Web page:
Can a Tiger Change Its Stripes?

He was branded a terrorist and a murderer. For a while, he was Scotland Yard's most wanted man.

He's Gerry Adams, leader of Sinn Fein — once deemed by Britons to be Ireland's most murderous rogue group.

But then Gerry put down the gun and talked up peace. It took years, but it took. Peace, shaky as it is, is the new Northern Ireland.

Now Gerry's a statesman and the letters "I-R-A" are more recognizable as retirement accounts.

It's very hard to view Hamas, a murderous group, the same way. But time is a tricky thing. It can change zealots into peacemakers and bring rebels to reason.

In a far, far different vein, it's why it took a hawk like Ariel Sharon to make peace with the Palestinians and a guy who branded the Soviet Union an "evil empire" to make peace with that empire before quietly helping it go or a stiff anti-communist like Richard Nixon to visit China.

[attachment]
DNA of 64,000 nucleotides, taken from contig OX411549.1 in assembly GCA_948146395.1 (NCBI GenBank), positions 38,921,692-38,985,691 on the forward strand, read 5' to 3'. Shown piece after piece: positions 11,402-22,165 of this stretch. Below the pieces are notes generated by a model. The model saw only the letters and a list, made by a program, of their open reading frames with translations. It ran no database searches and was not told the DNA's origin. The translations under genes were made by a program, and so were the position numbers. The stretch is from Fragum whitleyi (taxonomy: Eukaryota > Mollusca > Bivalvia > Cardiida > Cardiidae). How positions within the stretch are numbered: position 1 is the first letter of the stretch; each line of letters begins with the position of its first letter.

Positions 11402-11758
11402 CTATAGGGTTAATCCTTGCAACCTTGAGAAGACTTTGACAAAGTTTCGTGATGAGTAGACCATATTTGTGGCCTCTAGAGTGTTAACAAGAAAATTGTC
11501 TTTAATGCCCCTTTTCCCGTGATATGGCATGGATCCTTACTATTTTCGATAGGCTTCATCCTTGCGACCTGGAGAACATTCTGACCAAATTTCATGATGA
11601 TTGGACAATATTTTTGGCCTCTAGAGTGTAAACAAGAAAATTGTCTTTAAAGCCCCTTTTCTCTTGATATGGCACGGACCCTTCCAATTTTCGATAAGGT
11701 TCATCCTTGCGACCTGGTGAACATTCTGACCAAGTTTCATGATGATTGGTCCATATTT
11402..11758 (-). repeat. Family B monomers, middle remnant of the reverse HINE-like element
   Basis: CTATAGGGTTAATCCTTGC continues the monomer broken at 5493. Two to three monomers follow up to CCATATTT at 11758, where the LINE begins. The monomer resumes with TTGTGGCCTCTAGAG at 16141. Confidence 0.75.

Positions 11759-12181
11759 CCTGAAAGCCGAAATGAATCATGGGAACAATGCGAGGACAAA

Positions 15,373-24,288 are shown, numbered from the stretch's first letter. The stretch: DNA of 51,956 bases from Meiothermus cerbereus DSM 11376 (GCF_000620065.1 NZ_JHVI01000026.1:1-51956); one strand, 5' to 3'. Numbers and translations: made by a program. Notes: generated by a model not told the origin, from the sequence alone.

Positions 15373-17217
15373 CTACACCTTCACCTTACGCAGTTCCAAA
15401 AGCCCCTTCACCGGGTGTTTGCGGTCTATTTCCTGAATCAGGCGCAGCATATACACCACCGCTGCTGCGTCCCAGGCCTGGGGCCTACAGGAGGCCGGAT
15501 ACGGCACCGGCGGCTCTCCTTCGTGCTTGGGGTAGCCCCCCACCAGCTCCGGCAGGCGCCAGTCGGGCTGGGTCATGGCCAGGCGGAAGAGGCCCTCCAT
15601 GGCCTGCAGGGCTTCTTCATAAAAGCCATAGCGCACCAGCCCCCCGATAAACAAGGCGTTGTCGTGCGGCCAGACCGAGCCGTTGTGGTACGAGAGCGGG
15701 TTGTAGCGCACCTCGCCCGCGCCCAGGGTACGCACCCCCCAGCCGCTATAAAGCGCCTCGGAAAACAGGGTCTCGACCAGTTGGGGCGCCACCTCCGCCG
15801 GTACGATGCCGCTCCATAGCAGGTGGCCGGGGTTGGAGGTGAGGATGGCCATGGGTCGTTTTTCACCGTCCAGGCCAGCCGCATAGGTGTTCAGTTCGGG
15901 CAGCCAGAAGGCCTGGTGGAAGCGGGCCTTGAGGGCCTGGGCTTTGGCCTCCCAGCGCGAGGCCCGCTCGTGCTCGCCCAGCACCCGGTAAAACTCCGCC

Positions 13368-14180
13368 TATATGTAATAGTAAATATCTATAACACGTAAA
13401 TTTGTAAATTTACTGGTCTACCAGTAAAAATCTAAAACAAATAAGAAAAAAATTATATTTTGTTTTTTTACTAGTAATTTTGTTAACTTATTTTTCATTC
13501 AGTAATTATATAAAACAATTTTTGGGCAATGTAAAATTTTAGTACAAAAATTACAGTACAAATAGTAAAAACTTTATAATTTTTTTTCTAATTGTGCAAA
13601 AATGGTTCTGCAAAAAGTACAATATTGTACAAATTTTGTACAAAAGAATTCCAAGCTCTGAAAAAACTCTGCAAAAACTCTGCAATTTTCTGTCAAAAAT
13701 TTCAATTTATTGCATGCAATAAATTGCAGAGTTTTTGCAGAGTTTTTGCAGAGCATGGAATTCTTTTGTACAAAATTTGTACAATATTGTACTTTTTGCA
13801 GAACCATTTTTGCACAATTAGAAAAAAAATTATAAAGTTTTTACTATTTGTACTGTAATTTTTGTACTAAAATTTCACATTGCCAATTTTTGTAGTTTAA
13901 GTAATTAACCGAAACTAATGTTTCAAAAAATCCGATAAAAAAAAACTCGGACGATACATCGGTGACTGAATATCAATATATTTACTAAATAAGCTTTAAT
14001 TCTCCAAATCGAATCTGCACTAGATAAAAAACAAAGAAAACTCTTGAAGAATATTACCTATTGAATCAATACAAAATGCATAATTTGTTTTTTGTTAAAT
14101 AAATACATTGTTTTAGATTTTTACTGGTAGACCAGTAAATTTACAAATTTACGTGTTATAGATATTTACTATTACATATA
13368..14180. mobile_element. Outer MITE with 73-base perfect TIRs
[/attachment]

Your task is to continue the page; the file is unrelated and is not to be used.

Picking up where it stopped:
Stranger things have happened — stranger results too.

I'm not naive enough to trust a group that has only preached hatred and death. But I remember others that went on to preach something more lasting: peace.

Soon, even the most militant must realize there is greater value to breaking bread than breaking limbs.

It takes time. And maybe — just maybe — that time is now.

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